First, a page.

No It is close to a door with a top half window but that's is. I have read that putting a light in it would get the critters to waste their energy.

03-20-2011, 03:15 PM
I would like to see some pics of you setup if possible?
I'm an engineer student from Iceland, and the reason why i am so interested in your project is that ther is no one breeding rotifers here in Iceland.
which does make fish breeding rather difficult, this could solve a lot of problems regarding fish breeding here, so thanks for posting...

05-25-2011, 08:07 AM

Sorry for the belated update.

I have expanded on my project. Now I am actively working on a 2 axis robot that can manage the feeding and water changes for six Plankton Towers. I have ordered most of the parts but things are progressing very slowly. I don't know if I can get this running right but it is fun. This is a video of my bench work so far. It is rough (just a pile of wires) but I have passed all of the hardest hurdles.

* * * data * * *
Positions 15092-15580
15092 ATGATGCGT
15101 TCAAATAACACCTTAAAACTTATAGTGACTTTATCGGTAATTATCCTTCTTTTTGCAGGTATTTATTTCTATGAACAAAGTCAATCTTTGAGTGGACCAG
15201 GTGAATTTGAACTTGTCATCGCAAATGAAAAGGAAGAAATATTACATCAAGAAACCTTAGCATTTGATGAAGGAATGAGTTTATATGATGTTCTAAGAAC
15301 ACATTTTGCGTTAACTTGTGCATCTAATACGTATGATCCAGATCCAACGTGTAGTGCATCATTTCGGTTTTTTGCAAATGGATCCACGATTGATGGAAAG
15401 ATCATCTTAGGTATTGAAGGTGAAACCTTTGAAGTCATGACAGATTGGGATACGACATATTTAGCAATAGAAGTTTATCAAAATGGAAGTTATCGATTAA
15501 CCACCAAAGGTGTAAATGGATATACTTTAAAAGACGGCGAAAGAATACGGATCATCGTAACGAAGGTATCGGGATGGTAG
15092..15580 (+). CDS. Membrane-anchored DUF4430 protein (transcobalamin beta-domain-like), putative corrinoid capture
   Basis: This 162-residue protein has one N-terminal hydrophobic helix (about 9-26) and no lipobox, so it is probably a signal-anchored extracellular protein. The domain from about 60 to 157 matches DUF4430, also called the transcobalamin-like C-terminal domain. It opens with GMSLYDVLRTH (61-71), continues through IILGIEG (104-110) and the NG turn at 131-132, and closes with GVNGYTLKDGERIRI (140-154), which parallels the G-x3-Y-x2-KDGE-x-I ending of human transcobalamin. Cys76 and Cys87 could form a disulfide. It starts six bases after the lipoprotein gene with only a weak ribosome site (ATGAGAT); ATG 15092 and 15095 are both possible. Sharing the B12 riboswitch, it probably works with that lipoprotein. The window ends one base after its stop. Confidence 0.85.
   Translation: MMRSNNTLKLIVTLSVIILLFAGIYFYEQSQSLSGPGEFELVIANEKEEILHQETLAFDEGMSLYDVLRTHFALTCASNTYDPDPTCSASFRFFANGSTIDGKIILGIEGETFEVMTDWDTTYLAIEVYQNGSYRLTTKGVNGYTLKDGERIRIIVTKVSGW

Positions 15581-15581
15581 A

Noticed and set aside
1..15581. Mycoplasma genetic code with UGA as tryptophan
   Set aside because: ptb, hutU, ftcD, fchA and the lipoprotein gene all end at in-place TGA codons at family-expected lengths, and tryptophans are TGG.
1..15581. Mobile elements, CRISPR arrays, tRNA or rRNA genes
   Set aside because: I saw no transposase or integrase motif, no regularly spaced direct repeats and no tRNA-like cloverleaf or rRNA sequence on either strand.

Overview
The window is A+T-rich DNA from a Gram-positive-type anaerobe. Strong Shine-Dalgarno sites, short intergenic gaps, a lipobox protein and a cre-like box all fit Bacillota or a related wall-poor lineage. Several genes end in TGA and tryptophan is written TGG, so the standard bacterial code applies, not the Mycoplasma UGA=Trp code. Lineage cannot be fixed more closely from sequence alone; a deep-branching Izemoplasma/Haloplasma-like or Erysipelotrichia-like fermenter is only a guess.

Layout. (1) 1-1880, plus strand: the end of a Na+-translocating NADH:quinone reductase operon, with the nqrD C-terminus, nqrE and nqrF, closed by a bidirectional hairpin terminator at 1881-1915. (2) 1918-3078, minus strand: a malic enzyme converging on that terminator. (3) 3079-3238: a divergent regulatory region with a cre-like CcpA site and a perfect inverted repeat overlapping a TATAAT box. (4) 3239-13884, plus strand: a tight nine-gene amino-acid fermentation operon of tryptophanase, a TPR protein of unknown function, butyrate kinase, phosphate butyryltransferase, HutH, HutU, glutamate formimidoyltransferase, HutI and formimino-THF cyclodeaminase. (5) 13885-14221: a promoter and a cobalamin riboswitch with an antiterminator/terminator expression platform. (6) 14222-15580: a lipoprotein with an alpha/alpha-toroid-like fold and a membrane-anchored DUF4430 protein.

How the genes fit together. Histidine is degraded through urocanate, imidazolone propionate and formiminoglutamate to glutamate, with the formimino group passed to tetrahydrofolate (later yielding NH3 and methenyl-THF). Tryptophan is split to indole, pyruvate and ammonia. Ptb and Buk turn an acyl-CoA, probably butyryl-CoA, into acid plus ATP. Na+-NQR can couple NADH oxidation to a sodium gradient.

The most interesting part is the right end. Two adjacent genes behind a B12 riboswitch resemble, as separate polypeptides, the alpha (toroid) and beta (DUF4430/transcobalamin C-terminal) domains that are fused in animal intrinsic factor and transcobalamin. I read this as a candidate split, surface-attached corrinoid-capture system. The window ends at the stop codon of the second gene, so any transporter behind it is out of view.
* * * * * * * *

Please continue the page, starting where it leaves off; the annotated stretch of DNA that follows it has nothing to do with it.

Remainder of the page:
05-25-2011, 10:18 AM
Reminds me of working at Abbott Labs in 1991, building the Spectrum units for analyzing blood samples :)

05-30-2011, 01:36 PM

It looks like I have the design about finished.

01-22-2012, 06:54 PM

Things are going so very slowly because I have so many other things to do. The programing went well but I have had problems doing the comparatively easy fabrication of small parts. I have gotten most of it done now. I am waiting for a cable carriage for the wiring like on a CNC machine has. Below, I have posted videos about the work that I have done on the bench before putting it onto the wall. It shows the main parts of the project and how they function separately. Now that it is on the wall, I hope that they work together. I should be done in somewhere between the next 2 weeks and another 5 month.




01-22-2012, 07:43 PM
What prompted the idea of a carriage?

01-23-2012, 08:44 AM
Do you mean the cable carriage or the second axis feeding carriage?